This week in student loan news, we saw a unique way to celebrate, an arrest and a proposal for reform.
Rapper’s Delight: Paying Off Student Loans
New Orleans-based rapper Dee-1 signed a major label record deal and did what most millennials would do when they come into unexpected cash – he paid off his student loans. The socially-conscious rapper and former middle school teacher (real name: David Augustine) made a music video (Sallie Mae Back) about repaying his Sallie Mae loans that has been covered by The Huffington Post, The Washington Post and CNN. Sallie Mae watched the video and sent its congratulations to the rapper through his Facebook fan page. Dee-1 shows how to celebrate paying back your student loans with toga parties, a Maybach joyride and a t-shirt declaring “I Finished”.
Watch the joyous celebration and read the full story.
US Marshals Make Arrest on Three Decade-Old Student Loan
Paul Aker took out a $1,500 student loan in 1987 and the US Marshalls arrived at his home last week to arrest him for failing to appear in court. With 30 years of interest, his balance is now $3,800. Aker was ordered to pay the loan after being taken to court as well as $1,258 to cover the cost of his arrest. Panic quickly set in that US Marshals were going to start making arrests for other borrowers failing to pay their student loans. It’s important to know that Aker was arrested for failing to appear in court when summoned, not solely for his student loan debt. “Thousands of people across the country are summoned to appear in court over defaulted federal student debt, according to the Marshals Service. In Houston alone, marshals say about 1,500 people have been identified for not appearing in court to address their outstanding federal student loans, resulting in arrest warrants.”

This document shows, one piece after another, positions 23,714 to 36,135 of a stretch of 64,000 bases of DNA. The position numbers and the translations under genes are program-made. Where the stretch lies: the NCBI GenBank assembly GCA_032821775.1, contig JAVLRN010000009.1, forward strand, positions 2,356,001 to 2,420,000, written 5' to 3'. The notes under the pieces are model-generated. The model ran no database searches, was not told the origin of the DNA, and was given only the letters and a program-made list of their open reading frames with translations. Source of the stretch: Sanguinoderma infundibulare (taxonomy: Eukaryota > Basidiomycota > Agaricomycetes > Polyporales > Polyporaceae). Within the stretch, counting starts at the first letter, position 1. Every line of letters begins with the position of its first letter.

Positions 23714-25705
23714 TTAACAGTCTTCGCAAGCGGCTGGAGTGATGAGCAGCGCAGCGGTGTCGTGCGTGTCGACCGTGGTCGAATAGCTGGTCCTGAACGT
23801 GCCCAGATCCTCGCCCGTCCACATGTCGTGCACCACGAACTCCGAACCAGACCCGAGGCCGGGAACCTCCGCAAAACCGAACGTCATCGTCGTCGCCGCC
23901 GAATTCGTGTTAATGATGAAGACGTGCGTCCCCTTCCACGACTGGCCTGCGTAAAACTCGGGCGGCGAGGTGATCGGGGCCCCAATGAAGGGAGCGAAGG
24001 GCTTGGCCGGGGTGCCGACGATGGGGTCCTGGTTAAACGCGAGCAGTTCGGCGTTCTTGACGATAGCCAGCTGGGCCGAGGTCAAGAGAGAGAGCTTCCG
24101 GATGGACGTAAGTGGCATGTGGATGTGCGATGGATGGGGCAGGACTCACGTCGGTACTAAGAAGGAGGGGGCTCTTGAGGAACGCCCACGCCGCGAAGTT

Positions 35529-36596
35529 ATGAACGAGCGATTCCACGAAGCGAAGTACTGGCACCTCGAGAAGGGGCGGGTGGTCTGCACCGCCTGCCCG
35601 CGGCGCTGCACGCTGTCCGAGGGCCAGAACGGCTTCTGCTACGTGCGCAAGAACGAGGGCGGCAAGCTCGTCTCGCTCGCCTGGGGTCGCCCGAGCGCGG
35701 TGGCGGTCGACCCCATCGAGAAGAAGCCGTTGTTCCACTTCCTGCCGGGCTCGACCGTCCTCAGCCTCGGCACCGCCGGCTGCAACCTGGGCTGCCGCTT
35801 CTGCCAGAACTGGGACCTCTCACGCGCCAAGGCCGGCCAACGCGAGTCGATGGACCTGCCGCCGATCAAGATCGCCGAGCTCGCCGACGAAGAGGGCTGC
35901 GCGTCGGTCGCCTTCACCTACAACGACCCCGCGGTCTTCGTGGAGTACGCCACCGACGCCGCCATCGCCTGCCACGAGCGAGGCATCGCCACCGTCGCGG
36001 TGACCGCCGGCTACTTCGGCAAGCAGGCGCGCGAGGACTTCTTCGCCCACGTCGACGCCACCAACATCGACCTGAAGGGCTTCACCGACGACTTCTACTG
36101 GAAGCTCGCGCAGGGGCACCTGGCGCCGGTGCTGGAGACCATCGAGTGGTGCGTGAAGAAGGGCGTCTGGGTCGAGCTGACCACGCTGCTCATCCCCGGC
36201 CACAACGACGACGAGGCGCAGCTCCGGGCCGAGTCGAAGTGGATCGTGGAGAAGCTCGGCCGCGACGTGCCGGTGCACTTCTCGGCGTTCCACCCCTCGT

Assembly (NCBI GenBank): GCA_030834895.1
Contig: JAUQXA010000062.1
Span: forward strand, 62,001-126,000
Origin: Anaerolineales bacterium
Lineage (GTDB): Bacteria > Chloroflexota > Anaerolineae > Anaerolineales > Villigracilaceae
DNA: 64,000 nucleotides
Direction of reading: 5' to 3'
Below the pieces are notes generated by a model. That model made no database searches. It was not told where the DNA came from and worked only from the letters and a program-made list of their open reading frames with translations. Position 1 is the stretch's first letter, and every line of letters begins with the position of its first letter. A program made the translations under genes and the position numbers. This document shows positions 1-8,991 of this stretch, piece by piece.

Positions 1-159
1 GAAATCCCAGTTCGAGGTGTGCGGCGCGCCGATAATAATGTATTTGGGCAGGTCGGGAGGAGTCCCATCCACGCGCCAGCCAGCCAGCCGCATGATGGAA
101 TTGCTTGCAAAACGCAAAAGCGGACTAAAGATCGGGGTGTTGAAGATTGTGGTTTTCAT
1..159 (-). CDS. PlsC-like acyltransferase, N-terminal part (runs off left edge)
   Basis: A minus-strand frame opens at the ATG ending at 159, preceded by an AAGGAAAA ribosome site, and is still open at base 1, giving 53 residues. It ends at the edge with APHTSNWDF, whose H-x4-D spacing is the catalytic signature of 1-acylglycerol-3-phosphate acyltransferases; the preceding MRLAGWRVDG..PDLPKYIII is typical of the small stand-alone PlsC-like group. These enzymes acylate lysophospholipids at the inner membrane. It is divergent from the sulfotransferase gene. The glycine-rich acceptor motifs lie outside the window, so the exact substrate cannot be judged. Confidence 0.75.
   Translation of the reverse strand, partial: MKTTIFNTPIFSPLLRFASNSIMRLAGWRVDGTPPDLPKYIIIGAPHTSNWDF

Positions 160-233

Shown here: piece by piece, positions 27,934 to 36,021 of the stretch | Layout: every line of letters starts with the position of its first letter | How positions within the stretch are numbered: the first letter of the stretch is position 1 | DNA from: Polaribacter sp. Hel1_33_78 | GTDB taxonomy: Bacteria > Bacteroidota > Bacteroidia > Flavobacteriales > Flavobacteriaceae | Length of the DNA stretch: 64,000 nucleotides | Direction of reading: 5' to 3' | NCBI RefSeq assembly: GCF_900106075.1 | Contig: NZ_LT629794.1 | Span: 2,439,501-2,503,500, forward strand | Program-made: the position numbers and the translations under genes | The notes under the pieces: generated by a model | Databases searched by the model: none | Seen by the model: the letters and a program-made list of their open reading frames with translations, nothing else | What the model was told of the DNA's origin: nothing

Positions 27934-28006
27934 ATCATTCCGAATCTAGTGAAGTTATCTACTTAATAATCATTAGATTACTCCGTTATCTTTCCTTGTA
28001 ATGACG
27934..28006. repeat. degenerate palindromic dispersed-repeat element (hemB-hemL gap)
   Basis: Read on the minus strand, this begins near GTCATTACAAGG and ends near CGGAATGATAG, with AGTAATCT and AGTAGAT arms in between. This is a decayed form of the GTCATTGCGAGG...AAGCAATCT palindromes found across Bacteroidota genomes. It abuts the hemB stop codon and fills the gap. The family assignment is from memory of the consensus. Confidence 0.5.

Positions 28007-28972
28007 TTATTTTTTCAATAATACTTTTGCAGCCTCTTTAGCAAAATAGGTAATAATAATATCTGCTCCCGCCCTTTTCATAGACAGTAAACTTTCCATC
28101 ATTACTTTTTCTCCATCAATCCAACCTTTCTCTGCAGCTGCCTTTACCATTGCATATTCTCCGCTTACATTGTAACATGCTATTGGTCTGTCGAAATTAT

The US Marshall Service states they made several attempts to serve Aker a summons, spanning multiple years, and received a refusal to appear from Aker.
A Proposal to Replace the Federal Loan System
New America Foundation, a DC-based think tank with a focus on education reform, published a paper calling for the end of the federal loan system as we know it. The premise of the paper is that the federal student loan system is beyond repair and needs to be replaced, as no amount of reform will solve the issues facing the student loan system.
“The system creates an incentive for colleges to increase prices to capture the federal subsidy. This is particularly true with loans,” said Iris Palmer, senior policy analyst at New America. “It also allows colleges to take federal aid on one end for low-income students and re-attribute their institutional aid to higher-income students they’re trying to recruit. And it has encouraged states to shift their funding to other places because the federal government fills in some of the state disinvestment.”
The proposal puts requirements in place for states to meet in order to receive federal grants. Some of the requirements proposed include increasing the state level assistance for low-income students and more strenuous performance requirements for colleges and universities.
“We need to make sure that we are serving the students who could most benefit from a higher education and serving them well,” said Amy Laitinen, director for higher education at New America. “That would mean looking at completion and earnings. We’ve seen lots of programs putting folks at near poverty level wages. With a bachelor’s degree, you shouldn’t face that.”
Read the full story.
Check back next week for more student loan news.